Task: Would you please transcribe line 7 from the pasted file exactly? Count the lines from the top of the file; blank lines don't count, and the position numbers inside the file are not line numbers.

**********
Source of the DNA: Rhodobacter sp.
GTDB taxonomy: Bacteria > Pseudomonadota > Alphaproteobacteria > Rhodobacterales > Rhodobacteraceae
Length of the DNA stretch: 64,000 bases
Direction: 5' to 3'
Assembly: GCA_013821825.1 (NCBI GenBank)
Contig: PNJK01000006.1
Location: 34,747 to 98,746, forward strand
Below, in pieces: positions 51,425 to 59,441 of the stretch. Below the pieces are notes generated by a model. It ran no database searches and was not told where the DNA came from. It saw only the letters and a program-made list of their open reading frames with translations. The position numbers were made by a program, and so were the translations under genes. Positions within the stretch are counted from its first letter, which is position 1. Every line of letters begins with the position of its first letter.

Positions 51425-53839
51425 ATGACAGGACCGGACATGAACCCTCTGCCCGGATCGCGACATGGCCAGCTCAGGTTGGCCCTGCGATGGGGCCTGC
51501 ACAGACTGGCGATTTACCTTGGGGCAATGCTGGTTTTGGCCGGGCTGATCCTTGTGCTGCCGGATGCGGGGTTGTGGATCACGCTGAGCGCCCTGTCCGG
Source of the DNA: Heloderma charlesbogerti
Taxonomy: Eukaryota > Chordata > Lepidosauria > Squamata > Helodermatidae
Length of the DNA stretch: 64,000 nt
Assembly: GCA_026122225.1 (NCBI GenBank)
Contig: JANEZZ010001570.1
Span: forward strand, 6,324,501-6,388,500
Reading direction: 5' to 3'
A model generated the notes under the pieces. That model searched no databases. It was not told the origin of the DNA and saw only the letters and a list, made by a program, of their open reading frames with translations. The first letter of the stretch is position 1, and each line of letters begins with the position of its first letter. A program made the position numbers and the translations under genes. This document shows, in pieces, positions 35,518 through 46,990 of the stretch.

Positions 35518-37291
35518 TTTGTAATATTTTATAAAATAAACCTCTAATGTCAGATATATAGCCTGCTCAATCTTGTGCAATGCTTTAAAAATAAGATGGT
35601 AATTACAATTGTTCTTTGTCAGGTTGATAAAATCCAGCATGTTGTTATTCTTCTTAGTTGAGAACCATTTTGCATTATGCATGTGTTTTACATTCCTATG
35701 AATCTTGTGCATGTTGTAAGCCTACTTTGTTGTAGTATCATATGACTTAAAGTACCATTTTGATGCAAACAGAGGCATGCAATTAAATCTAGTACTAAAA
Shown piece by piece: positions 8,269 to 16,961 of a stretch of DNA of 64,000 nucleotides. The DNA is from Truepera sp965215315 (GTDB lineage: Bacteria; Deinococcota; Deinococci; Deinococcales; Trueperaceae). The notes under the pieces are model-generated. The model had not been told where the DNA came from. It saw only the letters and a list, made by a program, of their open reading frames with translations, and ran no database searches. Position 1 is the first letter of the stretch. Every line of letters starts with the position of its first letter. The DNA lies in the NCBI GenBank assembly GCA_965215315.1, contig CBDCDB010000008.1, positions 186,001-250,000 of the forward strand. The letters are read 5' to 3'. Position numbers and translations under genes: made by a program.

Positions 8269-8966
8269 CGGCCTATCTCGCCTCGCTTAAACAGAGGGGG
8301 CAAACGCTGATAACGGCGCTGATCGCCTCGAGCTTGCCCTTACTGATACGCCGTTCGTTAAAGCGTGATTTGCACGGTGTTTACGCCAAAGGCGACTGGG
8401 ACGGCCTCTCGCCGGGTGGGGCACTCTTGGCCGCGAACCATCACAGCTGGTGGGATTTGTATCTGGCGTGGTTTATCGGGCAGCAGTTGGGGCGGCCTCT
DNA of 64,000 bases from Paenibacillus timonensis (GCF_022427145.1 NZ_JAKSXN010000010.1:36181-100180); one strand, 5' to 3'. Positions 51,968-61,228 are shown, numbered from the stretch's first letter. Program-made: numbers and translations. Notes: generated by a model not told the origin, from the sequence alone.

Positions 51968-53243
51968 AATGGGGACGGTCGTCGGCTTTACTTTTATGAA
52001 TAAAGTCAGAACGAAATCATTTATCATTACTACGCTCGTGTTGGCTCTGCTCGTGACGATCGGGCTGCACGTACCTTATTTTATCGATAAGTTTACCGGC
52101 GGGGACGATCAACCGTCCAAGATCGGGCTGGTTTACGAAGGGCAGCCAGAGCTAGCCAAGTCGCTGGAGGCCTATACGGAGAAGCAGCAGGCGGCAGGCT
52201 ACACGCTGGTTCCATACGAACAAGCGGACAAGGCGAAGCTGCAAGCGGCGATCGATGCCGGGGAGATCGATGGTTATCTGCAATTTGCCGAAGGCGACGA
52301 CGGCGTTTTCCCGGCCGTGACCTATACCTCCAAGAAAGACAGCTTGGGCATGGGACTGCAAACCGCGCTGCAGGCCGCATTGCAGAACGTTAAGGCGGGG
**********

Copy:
Location: 34,747 to 98,746, forward strand